President Macron’s recent overseas visits have stirred up partners but his strategic objectives are right, writes François Le Goff.
First, it was DRC President Felix Tshisekedi who told French President Emmanuel Macron to abandon his country’s imperious attitude and paternalistic look towards Africa during a live press conference that quickly turned into a verbal joust, which should never happen in public between Heads of States.
Then there was the trip to China and the comments on Taiwan made by President Macron on his way back to Europe, just as Beijing was engaging in major military exercises around the island. What was perceived as rash comments on Europe’s need to distance itself from the US-China rivalry, and to resist pressure to become America’s “followers” on the Taiwan conundrum, triggered strong criticism in Germany and the UK. It was meant to connect the dots between the French President’s visit to China, during which he attempted to project Europe’s freedom of thought, and his upcoming speech in The Hague on strategic autonomy. But this resulted in a diplomatic faux pas.
Emmanuel Macron was right to seek to reshape France’s image in Africa by adopting a new approach to partnerships based on an equal footing, especially in countries like the DRC that are so important to the supply of critical materials for Europe’s energy transition. He was right too to point out in China that Europe needed to find its own path in the world. But on both occasions the delivery and messaging were rather poor, and this is unfortunately mainly due to Mr. Macron’s Jupiterian personality.
The implications of these unfortunate performances are that they turn French foreign policy into a caricature and add fuel to divisions within Europe at a time when relations between European countries require delicate attention and consideration. The reopening of an old European fault line was highly visible on 11 April during the Polish Prime Minister’s visit to Washington D.C. In a clear rebuke to President Macron’s renewed call for strategic autonomy in The Hague, Mateusz Morawiecki stated that Poland was seeking significant interoperability between US and Polish defence systems and close cooperation with America as it planned to become a major military player in Europe. Poland, Prime Minister Morawiecki noted, was once again the face of “New Europe”. “Old Europe” – i.e France and Germany – had mistakenly attempted to negotiate with Russia and failed, he added, in the same way as they were unwilling to confront Saddam Hussein’s Iraq in 2002/03.
Apart from France, strategic autonomy has always been a fairly alien idea for the majority of European countries who sought the protection of the American nuclear umbrella at the end of the Second World War, and it will be impossible to achieve in full. If Europe manages to significantly rearm and ultimately be responsible for its own defence and security, it will likely be mostly with American weaponry. But if French diplomacy wants to succeed in its strategic autonomy ambition at least partially it will have to give up the grand Gaullist postures and focus more humbly on a small steps approach. Bilateral agreements with like-minded partners like the Netherlands is one example. On 12 April, the two countries signed an Innovation and Sustainable Growth Pact which will see them cooperate more closely in areas such as semi-conductors – and notably between STMicroeletronics and ASLM – quantum physics and energy. This came after King Willem-Alexander praised the French ambition to build a “resilient Europe, capable of making its own choices”.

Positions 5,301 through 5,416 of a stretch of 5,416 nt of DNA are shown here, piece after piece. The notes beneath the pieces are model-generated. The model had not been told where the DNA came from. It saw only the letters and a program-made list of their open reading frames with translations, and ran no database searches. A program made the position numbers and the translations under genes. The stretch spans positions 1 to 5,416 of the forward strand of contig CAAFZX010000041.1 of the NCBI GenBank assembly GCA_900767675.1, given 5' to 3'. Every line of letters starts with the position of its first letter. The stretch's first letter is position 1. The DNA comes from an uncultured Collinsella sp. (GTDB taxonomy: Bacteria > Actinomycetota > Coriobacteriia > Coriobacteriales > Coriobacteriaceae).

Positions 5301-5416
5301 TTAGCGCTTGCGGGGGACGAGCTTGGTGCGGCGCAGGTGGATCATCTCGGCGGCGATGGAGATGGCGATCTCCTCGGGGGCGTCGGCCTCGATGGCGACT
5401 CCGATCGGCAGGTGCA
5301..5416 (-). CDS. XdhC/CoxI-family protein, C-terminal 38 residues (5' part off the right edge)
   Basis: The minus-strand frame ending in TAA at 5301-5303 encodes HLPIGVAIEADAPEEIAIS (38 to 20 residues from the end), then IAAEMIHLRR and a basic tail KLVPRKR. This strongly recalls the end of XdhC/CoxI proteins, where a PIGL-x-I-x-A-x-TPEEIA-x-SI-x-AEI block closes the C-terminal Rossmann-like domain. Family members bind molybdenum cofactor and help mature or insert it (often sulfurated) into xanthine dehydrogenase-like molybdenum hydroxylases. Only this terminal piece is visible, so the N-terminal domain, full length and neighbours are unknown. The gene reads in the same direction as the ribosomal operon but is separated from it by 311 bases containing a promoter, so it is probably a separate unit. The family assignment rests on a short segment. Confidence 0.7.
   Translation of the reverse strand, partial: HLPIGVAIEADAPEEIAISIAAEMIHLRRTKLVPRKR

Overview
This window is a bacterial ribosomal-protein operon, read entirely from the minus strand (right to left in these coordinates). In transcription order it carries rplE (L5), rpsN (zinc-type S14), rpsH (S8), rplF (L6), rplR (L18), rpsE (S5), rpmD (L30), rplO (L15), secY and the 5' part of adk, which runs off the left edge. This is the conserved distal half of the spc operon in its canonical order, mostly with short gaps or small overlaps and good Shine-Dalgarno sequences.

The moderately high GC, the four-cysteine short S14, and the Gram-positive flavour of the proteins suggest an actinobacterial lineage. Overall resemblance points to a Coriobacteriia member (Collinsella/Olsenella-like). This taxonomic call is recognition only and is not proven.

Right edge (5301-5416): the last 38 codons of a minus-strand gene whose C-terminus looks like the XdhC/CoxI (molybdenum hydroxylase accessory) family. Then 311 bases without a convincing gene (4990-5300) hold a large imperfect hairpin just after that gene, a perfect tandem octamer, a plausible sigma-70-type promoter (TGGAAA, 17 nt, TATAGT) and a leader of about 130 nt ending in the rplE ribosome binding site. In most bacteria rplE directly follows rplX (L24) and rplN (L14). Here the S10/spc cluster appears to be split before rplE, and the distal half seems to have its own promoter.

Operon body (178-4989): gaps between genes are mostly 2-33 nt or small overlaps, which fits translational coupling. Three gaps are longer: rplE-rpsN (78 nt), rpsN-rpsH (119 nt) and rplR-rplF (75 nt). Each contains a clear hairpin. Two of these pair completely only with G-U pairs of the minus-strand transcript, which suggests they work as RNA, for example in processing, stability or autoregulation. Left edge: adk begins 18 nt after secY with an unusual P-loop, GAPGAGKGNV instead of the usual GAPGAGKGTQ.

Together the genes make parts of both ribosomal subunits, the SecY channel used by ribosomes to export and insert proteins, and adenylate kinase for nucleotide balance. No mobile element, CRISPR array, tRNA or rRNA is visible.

In The Hague, President Macron correctly pointed that the elusive concept of European sovereignty he first outlined in his 2017 speech at the Sorbonne University had since gained traction, particularly after the Covid-19 pandemic and Russia’s invasion of Ukraine exposed Europe’s vulnerabilities and dependencies. The kind of protectionism that the French President evoked – when Europe’s security was at stake – is no longer a taboo. A few years ago, Germany blocked the takeover of satellite and radar technology firm IMST by a subsidiary of state-controlled missile maker China Aerospace and Industry Group (CASIC) due to security concerns. More recently, the Netherlands put restrictions on exports of its most advanced microchip technology for similar reasons.
One area where Europe can still achieve a certain degree of strategic autonomy is clean energy and, more broadly, the green transition. Countries like France, Germany, the UK and others are major players in this field and there is common interest in building a strong industrial base to deliver this transition, and to mitigate the impact that the US Inflation Reduction Act is having on European competitiveness. The EU’s Green Deal Industrial Plan and March’s relaxation of state aid rules for renewables, hydrogen and other low carbon projects are important steps in formulating a European response to the US IRA. France can play a key role in supporting the European Commission on this.
On defence however, the French vision of an independent European industry seems deeply undermined in the face of the urgency to upgrade and rearm with the best available military equipment following Russia’s invasion of Ukraine.
François Le Goff is General Secretary of the Club of Three. The views and opinions expressed in this article are personal.
Published in April 2023